History of our church
The Hakodate Orthodox Church first appeared in 1860 as a chapel in the city’s Russian consulate. In 1861, the Russian Orthodox priest Ivan Dmitrievich Kasatkin (1836–1912), also known as Saint Nicholas of Japan, was dispatched from Russia to the chapel, and in 1868 the first three Japanese were baptized into the church. In 1872, Kasatkin moved to Tokyo and evangelized throughout Japan, later raising funds for the construction of the Holy Resurrection Cathedral (Nikorai-do) in Tokyo, the main cathedral of the Japanese Orthodox Church.
The current Hakodate Orthodox Church was constructed as a replacement for a wooden church that had burned down in 1907. It was completed in 1916 and is an iconic example of Russian Byzantine architecture, with brick and white-plaster walls, green copper roofs, and an octagonal bell tower. The six bells produce a distinctive sound that has been designated one of the 100 Soundscapes of Japan by the Ministry of the Environment.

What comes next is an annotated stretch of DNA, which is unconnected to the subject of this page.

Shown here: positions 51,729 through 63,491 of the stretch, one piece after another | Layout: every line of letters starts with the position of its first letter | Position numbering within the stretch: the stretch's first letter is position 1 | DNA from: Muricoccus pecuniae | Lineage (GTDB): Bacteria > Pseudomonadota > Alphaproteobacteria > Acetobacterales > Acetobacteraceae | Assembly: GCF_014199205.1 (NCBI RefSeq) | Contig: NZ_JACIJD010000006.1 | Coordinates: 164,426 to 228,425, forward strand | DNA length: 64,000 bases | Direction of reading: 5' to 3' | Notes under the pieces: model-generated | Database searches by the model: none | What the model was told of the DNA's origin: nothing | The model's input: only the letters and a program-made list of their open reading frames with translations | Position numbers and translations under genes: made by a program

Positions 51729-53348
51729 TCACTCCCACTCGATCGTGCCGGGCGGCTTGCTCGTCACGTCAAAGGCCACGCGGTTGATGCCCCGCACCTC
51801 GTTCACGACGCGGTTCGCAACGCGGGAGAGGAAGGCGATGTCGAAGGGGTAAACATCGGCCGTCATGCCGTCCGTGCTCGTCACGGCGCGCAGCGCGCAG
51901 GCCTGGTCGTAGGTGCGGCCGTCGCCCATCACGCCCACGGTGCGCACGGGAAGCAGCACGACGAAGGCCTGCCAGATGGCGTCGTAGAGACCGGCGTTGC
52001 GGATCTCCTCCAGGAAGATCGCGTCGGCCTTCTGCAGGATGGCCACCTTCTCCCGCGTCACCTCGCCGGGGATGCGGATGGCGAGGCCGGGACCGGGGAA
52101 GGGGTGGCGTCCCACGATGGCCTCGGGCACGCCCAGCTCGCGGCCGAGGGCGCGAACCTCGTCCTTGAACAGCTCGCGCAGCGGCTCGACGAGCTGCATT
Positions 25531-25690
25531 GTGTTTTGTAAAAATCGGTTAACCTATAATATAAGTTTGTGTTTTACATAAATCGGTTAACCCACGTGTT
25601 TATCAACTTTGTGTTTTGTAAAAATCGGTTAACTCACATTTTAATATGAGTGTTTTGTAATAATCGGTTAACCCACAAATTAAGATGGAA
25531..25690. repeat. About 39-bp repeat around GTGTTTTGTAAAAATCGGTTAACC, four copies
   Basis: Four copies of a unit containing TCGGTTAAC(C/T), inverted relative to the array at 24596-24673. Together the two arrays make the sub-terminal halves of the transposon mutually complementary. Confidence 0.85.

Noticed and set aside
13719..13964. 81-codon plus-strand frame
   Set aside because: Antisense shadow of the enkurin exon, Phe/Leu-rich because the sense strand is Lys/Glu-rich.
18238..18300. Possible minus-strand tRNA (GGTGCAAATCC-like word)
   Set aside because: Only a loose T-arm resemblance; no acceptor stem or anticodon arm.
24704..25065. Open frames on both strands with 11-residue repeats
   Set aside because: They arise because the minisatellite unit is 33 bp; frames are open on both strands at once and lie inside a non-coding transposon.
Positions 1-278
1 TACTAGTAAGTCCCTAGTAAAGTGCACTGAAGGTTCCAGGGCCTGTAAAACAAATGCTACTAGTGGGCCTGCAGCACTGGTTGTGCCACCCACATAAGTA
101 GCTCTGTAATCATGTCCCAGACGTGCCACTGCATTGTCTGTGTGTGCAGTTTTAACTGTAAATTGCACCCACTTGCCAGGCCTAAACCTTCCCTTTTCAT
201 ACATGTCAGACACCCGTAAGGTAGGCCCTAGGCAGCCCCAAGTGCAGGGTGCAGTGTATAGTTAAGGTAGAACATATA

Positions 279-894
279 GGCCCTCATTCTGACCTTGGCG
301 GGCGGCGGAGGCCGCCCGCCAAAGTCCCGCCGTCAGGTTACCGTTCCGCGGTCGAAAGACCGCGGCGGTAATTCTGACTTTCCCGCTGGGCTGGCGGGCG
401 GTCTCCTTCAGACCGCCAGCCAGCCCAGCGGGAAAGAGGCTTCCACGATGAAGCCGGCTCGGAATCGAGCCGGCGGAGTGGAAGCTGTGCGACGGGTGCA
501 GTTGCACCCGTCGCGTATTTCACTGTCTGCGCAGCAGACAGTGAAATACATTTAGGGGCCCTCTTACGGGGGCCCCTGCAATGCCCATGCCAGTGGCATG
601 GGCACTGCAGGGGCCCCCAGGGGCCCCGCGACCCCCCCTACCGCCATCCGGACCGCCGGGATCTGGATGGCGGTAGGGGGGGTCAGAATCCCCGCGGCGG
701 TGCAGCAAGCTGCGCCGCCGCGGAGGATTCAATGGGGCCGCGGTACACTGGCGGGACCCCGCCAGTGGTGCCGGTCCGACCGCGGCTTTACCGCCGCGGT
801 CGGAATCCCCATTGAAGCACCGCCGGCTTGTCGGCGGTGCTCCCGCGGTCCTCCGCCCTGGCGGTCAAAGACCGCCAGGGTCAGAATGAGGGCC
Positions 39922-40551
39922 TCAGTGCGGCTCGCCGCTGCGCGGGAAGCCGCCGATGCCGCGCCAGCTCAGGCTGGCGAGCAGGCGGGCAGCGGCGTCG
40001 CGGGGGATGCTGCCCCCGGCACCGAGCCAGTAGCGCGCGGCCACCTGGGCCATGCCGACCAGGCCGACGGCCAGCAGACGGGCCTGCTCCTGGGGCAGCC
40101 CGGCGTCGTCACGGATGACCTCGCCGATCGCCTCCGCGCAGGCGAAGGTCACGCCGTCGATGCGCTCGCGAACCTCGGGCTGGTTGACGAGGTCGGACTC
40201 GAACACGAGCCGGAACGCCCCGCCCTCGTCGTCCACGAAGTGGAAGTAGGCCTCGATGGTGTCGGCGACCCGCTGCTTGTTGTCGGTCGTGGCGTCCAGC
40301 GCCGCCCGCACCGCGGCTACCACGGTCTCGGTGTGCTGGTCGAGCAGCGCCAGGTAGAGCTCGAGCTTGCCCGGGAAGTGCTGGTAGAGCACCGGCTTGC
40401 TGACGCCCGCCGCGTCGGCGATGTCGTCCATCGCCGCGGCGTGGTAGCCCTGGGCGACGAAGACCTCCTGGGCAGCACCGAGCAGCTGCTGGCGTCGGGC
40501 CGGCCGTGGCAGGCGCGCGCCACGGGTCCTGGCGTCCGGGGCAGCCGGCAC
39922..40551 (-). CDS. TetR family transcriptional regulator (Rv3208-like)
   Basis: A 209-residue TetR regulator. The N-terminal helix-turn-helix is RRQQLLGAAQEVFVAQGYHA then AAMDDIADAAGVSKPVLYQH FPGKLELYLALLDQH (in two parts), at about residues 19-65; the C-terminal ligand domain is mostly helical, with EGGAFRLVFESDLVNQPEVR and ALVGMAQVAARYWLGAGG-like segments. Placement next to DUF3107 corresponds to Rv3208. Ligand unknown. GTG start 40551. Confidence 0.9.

The main feature of the church’s interior is the elaborately carved iconostasis, a wooden wall of icons that surrounds a sacred entrance known as the royal doors. Above the doors are Russian icons of the feasts and the saints, as well as Jesus, the angel Gabriel, the Virgin Mary, Four Evangelists and the last Supper. Twelve paintings by Yamashita Rin (1857–1939), Japan’s only female painter of Orthodox icons, also adorn the interior. The iconostasis and the church itself were designated Important Cultural Properties in 1983. The Hakodate Orthodox Church continues to draw worshippers and visitors from Japan and around the world.